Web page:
“You can not get good public policy out of a bad public debate.”
Freedom, or the lack of it, is both personal and political. We all desire to be personally free from negative realities like fear, anxiety and addiction and to be able to reach our potential, seek happiness, and contribute to a better world.
I may not agree with what you say, but I will defend to the death your right to say it
We all also desire to be politically free. Not many people today, or throughout history, have known real political freedom. We are extraordinarily fortunate in Australia to enjoy freedom to the extent that we do. However, we must till the soil in which our freedoms were grown, and upon which they depend, to ensure their continued flourishing.
Freedoms are hard won, fragile and anything but the norm and a society can lose them in more than one way. Military take-over is one example, but as many wise people have pointed out, a nation can become enslaved to indebtedness as well. Furthermore, a society can eat itself out from within if it loses sight of the basis of freedom, which is respect for the dignity and worth of all citizens and their right to speak to their most deeply held beliefs.
Increasingly in Australia our famous commitment to a fair go for all, mateship, and rubbing along with people who have different views, seem to be under threat.
It often seems to me that the old adage, “I may disagree with you, but I will defend to the death your right to say it,” is giving way to a notion which says, “if you dare disagree with me I’ll do whatever it takes to silence you.”
The good policy that Australia desperately needs now will not come out of a bad or silenced debate, which is the inevitable outcome of a loss of respect for other people and the views that they hold.
It is high time we returned to the sort of honest, open debate that has served our society so well in the past. Failure to do so could be our undoing.
John Anderson is a sixth-generation farmer and grazier from New South Wales, who spent 19 years from 1989 in the Australian Parliament.
He served as a senior Cabinet minister in the reformist government led by John Howard (1996 to 2005), one of the most successful governments in Australian parliamentary history. This included six years as Leader of the National Party and Deputy Prime Minister.
The Liberal-National Party coalition, with Anderson integral in the process, tackled budget repair and promoted economic growth. Much-needed tax modernisation and shrewd expenditure restraint were among the measures that helped deliver a string of ten out of twelve budget surpluses; unprecedented in the post war era. They delivered an average annual GDP growth rate of 3.6%, restored Australia’s AAA credit rating and saw average household income double between 1994-95 and 2007-08. During their tenure over two million new jobs were created by small and large businesses, and the total number of apprentices in training increased by two-and-a-half fold.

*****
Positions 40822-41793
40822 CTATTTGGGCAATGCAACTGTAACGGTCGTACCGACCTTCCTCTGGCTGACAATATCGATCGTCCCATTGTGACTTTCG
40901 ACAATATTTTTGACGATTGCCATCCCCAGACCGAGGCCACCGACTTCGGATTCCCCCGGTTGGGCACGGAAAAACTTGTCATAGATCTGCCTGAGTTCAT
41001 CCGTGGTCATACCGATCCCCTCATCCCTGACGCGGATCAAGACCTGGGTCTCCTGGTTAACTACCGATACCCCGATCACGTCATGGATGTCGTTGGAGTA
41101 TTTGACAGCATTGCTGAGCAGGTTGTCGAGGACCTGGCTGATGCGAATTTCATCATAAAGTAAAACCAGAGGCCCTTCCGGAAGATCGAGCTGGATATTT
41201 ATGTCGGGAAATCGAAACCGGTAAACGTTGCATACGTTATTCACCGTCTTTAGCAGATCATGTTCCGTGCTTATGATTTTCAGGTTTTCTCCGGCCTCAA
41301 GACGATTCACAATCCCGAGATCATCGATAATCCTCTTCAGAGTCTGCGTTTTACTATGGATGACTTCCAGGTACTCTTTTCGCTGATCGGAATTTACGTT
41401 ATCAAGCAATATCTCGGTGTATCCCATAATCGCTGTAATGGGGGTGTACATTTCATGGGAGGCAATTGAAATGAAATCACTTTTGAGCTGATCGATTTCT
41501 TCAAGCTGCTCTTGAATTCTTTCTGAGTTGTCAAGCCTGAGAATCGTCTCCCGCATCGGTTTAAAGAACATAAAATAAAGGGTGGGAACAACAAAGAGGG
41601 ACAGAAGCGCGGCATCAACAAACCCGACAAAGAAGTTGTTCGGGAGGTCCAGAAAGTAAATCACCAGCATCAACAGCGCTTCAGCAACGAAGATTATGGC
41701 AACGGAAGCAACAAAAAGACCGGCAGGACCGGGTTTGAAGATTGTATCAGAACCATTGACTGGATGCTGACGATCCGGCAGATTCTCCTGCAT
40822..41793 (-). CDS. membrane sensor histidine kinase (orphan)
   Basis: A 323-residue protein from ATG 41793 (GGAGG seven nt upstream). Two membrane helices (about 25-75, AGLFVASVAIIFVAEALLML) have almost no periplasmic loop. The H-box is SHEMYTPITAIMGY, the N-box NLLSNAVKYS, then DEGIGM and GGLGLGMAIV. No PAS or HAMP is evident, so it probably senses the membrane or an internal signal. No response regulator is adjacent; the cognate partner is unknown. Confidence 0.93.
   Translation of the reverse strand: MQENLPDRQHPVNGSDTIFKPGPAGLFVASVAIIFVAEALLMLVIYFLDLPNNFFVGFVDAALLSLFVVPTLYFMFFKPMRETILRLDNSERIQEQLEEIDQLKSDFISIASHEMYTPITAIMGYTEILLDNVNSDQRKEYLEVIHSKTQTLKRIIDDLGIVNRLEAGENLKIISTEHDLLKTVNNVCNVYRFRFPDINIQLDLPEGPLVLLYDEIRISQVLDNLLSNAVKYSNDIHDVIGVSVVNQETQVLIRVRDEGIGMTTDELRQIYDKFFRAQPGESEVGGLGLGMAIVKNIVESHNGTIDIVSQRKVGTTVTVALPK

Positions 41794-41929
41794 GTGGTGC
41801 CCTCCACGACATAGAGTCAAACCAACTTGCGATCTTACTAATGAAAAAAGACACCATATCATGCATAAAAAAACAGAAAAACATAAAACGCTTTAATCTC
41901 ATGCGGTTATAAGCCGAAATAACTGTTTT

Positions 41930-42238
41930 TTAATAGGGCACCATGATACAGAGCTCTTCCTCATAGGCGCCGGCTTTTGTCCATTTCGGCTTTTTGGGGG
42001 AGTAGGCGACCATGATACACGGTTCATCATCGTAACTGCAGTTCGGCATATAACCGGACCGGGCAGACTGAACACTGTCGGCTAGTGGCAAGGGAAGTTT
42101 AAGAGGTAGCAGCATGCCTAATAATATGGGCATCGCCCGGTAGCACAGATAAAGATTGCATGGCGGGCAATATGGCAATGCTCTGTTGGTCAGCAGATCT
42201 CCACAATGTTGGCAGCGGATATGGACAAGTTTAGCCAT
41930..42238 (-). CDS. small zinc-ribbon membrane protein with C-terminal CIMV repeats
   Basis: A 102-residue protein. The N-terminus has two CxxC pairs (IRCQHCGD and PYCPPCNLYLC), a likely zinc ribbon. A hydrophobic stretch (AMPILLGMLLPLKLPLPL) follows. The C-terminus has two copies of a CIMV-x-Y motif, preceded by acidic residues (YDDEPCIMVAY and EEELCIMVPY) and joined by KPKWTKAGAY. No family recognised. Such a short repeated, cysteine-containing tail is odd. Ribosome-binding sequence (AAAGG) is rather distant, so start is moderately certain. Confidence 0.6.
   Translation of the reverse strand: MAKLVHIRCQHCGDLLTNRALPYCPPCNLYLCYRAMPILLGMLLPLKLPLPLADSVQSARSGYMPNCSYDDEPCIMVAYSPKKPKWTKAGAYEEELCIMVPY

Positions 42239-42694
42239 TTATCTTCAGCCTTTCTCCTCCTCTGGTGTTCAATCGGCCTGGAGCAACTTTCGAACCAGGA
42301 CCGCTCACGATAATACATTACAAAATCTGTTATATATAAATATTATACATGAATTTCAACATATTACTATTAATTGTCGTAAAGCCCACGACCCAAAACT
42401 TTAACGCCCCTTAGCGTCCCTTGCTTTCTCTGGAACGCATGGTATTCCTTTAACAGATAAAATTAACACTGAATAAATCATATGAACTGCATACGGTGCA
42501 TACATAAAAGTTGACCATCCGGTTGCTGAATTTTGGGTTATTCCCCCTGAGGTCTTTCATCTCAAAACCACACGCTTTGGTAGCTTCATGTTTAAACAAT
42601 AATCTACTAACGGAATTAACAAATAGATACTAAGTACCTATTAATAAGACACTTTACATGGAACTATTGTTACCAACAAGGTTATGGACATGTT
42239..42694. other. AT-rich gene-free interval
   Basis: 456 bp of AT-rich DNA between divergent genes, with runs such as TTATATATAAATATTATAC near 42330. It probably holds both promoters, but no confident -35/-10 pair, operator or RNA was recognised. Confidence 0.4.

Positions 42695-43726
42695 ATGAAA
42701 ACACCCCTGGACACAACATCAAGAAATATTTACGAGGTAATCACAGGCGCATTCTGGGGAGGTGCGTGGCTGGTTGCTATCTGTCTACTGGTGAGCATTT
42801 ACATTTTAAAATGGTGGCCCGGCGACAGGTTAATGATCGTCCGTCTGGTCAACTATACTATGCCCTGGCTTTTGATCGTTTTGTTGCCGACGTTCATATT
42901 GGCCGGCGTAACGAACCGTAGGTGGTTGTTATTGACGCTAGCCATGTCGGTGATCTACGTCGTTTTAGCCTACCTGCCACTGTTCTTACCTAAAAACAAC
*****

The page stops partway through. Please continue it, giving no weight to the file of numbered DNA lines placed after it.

During John’s service, the Coalition was also responsible for the Work for the Dole and Green Corps social programmes, and the New Schools Policy – initiatives maintained and enhanced by subsequent governments.
Anderson oversaw coordinated transport reform through Auslink, which initiated a vastly improved and integrated national transport infrastructure; the National Water Initiative, which provided for interstate water policy agreement and security; and various other social & economic gains for regional Australia. He was a long-standing member of the Cabinet National Security Committee, overseeing a significant strengthening of Australia’s national security through an increase in defence spending and a substantial boost to defence-ready troop numbers.
As Acting Prime Minister at the time, he steered the nation through the shattering terrorist attacks on the United States on 11th September 2001. He was also intimately involved in the decision to provide $1 billion in aid following the 2004 Indonesian tsunami, and counts it as one of the government’s greatest achievements.
Whilst in office, Anderson, known as a man of simple Christian faith, sought to respect the dictum that another’s right to speak should always be defended, even if he disagreed with them.
In a political environment often marred by partisan animosity, John Anderson was unique in the respect and admiration he engendered across the parliamentary spectrum. This was reflected in the universal generosity of remarks from both sides of the House when he left politics in 2005. Kim Beazley, his political opponent and leader of the opposition at the time, remarked, “I must say I am deeply sorry to see the honourable gentleman resign his position… I think that the Deputy Prime Minister has made a name for himself in this parliament as a man of great heart —a good-hearted family man.” The then Prime Minister John Howard extolled, “I have not met a person with greater integrity in public life.”
John was made an Officer of the Order of Australia in 2011 for his support of rural and regional communities. As an esteemed elder statesman in Australia, his commentary is often sought out. He has recently been published on topics such as civic freedoms, global food security, modern slavery and the economy. He currently farms on the family property whilst also being active through various directorships, in public speaking and in the not-for-profit sector.